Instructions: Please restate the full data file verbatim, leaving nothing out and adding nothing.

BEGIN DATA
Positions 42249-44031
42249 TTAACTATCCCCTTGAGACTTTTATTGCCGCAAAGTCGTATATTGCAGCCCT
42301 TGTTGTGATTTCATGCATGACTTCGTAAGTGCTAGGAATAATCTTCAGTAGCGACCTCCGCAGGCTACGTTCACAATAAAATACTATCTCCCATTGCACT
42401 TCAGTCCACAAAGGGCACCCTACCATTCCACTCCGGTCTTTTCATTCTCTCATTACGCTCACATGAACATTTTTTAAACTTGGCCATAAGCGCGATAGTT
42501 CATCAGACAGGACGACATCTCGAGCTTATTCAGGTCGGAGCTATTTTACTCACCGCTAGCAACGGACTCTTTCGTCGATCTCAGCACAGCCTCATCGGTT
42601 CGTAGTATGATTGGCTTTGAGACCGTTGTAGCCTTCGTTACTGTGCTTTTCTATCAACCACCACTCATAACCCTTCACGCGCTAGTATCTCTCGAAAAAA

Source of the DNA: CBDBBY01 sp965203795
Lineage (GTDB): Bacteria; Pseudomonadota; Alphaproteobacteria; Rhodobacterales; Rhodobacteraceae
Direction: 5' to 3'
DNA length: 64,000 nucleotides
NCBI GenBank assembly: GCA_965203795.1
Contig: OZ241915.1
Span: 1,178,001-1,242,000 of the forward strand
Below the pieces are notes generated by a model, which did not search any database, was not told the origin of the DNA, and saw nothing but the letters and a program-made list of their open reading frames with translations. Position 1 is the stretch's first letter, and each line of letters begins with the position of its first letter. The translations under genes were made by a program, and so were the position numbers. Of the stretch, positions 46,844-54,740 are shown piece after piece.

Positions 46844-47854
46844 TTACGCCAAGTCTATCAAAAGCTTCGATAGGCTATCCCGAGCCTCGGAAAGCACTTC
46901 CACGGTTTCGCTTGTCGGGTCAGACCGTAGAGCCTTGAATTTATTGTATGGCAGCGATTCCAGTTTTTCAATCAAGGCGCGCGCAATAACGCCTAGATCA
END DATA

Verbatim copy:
Positions 42249-44031
42249 TTAACTATCCCCTTGAGACTTTTATTGCCGCAAAGTCGTATATTGCAGCCCT
42301 TGTTGTGATTTCATGCATGACTTCGTAAGTGCTAGGAATAATCTTCAGTAGCGACCTCCGCAGGCTACGTTCACAATAAAATACTATCTCCCATTGCACT
42401 TCAGTCCACAAAGGGCACCCTACCATTCCACTCCGGTCTTTTCATTCTCTCATTACGCTCACATGAACATTTTTTAAACTTGGCCATAAGCGCGATAGTT
42501 CATCAGACAGGACGACATCTCGAGCTTATTCAGGTCGGAGCTATTTTACTCACCGCTAGCAACGGACTCTTTCGTCGATCTCAGCACAGCCTCATCGGTT
42601 CGTAGTATGATTGGCTTTGAGACCGTTGTAGCCTTCGTTACTGTGCTTTTCTATCAACCACCACTCATAACCCTTCACGCGCTAGTATCTCTCGAAAAAA

Source of the DNA: CBDBBY01 sp965203795
Lineage (GTDB): Bacteria; Pseudomonadota; Alphaproteobacteria; Rhodobacterales; Rhodobacteraceae
Direction: 5' to 3'
DNA length: 64,000 nucleotides
NCBI GenBank assembly: GCA_965203795.1
Contig: OZ241915.1
Span: 1,178,001-1,242,000 of the forward strand
Below the pieces are notes generated by a model, which did not search any database, was not told the origin of the DNA, and saw nothing but the letters and a program-made list of their open reading frames with translations. Position 1 is the stretch's first letter, and each line of letters begins with the position of its first letter. The translations under genes were made by a program, and so were the position numbers. Of the stretch, positions 46,844-54,740 are shown piece after piece.

Positions 46844-47854
46844 TTACGCCAAGTCTATCAAAAGCTTCGATAGGCTATCCCGAGCCTCGGAAAGCACTTC
46901 CACGGTTTCGCTTGTCGGGTCAGACCGTAGAGCCTTGAATTTATTGTATGGCAGCGATTCCAGTTTTTCAATCAAGGCGCGCGCAATAACGCCTAGATCA